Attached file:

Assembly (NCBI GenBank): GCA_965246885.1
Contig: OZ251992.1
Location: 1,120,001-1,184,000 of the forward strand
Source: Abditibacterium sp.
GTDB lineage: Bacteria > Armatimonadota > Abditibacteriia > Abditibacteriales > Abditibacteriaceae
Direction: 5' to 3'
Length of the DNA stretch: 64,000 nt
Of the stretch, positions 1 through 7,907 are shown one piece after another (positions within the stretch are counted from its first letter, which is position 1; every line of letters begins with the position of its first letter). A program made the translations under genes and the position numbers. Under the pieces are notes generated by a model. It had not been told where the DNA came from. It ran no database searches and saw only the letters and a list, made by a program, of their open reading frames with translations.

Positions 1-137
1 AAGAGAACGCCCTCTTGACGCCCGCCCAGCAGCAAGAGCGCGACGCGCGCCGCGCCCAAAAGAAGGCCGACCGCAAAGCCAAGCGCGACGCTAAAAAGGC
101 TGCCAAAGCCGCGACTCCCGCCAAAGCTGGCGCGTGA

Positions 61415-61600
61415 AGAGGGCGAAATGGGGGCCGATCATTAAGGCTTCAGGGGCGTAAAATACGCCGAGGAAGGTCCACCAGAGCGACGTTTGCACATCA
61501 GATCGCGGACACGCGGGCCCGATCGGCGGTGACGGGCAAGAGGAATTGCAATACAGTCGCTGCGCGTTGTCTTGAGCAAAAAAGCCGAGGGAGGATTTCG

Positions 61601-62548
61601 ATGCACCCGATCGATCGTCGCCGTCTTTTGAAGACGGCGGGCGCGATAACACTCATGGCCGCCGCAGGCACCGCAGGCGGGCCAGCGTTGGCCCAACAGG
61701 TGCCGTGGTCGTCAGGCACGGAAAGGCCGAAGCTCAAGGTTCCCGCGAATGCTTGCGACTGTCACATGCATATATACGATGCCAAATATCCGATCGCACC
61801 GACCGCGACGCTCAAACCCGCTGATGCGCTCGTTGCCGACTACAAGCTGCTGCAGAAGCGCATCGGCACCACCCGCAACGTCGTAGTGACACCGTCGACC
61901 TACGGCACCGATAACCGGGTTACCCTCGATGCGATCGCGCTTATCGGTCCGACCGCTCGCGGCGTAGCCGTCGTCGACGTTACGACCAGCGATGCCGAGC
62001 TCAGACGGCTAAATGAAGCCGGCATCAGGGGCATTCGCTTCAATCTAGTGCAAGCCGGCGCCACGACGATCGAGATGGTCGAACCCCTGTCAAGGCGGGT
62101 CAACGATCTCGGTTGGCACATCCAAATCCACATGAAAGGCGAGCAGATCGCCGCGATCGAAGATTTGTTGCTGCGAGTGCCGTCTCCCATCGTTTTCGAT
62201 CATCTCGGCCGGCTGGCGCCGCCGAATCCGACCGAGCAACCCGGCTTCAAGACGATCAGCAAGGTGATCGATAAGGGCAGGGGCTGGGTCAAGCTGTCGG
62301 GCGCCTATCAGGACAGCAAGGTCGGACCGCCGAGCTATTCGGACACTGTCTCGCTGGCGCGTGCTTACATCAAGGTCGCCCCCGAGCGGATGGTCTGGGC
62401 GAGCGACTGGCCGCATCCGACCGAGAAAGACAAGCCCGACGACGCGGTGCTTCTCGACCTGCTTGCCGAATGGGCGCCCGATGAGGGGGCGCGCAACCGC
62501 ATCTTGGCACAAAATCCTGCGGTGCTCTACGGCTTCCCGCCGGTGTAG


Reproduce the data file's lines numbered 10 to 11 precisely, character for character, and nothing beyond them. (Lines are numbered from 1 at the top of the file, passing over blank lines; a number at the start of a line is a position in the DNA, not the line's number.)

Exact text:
1 AAGAGAACGCCCTCTTGACGCCCGCCCAGCAGCAAGAGCGCGACGCGCGCCGCGCCCAAAAGAAGGCCGACCGCAAAGCCAAGCGCGACGCTAAAAAGGC
101 TGCCAAAGCCGCGACTCCCGCCAAAGCTGGCGCGTGA